Get the picture?
It ain’t pretty.
And if the Rockies pitchers are unhappy?
“If you don’t like it, pitch better,” said veteran Jeff Francis, the latest rotation addition. “That’s what they say when you are in Triple-A. I heard it a lot earlier this year. They are trying to do something to help us. You can’t fault them for that. It’s jarring because they are taking steps to improve the team because we are not doing our job properly. It makes you realize you aren’t doing your part to help the team, and that hurts.”
Francis is joined in the rotation by left-hander Josh Outman and rookies Alex White and Christian Friedrich.
Retro uniforms are in style. Why not retro-rotations?
A decade ago, Oakland general manager Billy Beane touted the importance of on-base percentage and suddenly became a forward thinker because an uninformed author became infatuated with Beane and proclaimed on-base percentage a secret ingredient for success.
Yeah, right, the arms of Barry Zito, Mark Mulder and Tim Hudson were just adornments for those A’s teams that were keyed offensively by the free-swinging ways of Miguel Tejada and Eric Chavez, a high school draftee, which was a "Moneyball" no-no.
Amid his drooling, Michael Lewis never did comprehend that on-base percentage actually had been created by a fellow named Branch Rickey, who happened to also invent the current alignment of farm systems and had hired a full-time statistician, Alan Roth, more than a half-century earlier.
Now comes the Rockies’ decision to revisit the idea of a four-man rotation, with a bit of a twist. Given that the adjustment is being made in the midst of the season and that none of the starters has been groomed on a four-man basis, there is for now a 75-pitch limit because the Rockies don’t want to overtax their young arms.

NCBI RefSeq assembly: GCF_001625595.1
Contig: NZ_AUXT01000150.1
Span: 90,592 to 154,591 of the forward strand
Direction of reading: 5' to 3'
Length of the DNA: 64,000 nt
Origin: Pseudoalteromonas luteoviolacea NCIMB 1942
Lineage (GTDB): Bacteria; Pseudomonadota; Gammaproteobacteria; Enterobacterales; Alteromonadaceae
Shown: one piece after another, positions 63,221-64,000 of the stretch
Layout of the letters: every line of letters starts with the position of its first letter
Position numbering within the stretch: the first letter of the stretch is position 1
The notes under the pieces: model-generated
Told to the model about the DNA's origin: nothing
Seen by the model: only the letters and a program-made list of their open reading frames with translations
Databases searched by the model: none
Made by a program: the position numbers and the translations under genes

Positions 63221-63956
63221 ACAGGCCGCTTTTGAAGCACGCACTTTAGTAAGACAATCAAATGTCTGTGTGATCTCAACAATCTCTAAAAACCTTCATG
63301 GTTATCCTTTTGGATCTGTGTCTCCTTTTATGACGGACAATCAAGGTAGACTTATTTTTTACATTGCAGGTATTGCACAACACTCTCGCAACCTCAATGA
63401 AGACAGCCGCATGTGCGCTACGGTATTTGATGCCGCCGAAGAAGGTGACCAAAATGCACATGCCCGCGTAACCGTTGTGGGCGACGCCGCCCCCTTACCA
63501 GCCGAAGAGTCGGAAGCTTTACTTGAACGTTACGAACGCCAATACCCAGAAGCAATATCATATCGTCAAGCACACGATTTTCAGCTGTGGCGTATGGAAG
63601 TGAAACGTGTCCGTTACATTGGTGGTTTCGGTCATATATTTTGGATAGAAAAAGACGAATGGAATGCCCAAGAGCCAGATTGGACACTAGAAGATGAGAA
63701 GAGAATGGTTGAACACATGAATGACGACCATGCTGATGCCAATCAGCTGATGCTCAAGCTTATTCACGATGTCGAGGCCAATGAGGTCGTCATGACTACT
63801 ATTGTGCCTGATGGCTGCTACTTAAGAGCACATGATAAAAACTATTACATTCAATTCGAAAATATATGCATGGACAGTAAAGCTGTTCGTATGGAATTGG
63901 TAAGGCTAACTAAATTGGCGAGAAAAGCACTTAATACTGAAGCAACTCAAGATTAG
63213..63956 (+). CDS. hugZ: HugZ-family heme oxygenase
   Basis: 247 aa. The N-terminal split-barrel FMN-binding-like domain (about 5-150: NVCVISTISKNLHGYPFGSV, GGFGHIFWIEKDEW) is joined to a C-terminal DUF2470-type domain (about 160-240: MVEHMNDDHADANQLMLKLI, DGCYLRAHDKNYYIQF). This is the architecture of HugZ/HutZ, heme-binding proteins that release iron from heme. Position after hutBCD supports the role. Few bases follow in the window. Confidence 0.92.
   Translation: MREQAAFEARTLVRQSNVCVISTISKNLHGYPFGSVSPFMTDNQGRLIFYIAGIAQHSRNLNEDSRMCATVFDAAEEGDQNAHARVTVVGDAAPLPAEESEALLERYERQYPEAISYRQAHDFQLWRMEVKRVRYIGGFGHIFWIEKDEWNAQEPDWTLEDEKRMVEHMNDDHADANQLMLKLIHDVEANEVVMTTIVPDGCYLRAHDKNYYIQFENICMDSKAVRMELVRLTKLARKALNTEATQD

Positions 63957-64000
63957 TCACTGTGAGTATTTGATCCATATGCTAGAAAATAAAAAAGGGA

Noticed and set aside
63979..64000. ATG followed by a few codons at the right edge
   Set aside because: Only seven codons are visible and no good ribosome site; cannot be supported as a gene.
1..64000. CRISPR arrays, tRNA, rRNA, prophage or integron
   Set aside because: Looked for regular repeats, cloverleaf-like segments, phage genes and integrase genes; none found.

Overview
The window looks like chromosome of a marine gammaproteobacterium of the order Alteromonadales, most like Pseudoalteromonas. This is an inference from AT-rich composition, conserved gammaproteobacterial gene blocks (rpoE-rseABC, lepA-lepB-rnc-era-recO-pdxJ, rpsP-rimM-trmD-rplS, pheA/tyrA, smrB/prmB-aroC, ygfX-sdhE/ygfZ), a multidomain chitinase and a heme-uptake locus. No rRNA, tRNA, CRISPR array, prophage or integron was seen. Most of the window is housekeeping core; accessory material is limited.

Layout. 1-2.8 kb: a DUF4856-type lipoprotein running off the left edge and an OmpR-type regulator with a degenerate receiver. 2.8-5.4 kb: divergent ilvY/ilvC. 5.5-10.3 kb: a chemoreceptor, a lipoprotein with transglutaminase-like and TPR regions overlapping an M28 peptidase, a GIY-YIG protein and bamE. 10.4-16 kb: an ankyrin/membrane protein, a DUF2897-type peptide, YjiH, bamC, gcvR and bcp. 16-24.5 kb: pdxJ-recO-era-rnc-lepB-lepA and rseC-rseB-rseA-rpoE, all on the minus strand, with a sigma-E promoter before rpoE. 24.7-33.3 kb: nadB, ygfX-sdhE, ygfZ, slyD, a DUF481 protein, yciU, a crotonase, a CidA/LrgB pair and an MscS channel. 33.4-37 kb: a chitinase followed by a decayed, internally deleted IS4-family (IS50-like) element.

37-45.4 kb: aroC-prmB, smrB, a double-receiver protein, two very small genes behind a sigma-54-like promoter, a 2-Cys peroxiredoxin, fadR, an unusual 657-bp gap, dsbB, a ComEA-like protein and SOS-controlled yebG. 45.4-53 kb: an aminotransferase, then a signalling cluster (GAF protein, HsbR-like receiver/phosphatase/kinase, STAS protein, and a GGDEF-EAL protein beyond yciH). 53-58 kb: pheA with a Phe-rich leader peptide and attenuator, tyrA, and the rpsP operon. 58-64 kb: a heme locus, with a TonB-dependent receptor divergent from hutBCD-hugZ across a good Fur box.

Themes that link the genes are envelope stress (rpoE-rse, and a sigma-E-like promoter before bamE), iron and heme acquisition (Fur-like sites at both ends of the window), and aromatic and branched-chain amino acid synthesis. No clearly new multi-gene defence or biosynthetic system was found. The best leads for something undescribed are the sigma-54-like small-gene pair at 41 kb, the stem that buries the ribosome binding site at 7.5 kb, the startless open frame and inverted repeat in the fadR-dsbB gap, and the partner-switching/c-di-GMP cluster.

“We have two rookies in the rotation,” manager Jim Tracy said of White and Friedrich. “We can’t just throw them out and see how it does. We have to do it wisely.”
The reality is: While the daily workload will lessen, the pitchers will work more often, which itself could be a plus.
There is a school of thought that throwing more often can lead to throwing better.
The Atlanta Braves of the Tom Glavine-Greg Maddux-John Smoltz era did rely on a modified four-man rotation. Under the plan that former manager Bobby Cox designed, the primary starters worked every fifth day, and the fifth starter was skipped if there was an off day. What’s more, instead of one bullpen session between starts, the Braves would take two bullpen sessions, neither at full speed but both designed to reinforce mechanics and pitch location.
The Rockies have consistently been challenged in developing pitching staff. They have run statistical analysis of their past and current staffs and looked for possible solutions to the long-term challenge. The humidor provided marginal success, but nothing earthshaking.
Now there is going to be an adjustment in the workload.
“This is something we have talked about for a while,” Tracy said. “It’s something we will be given an opportunity to tweak. . . . I felt we had to do something nonconventional.”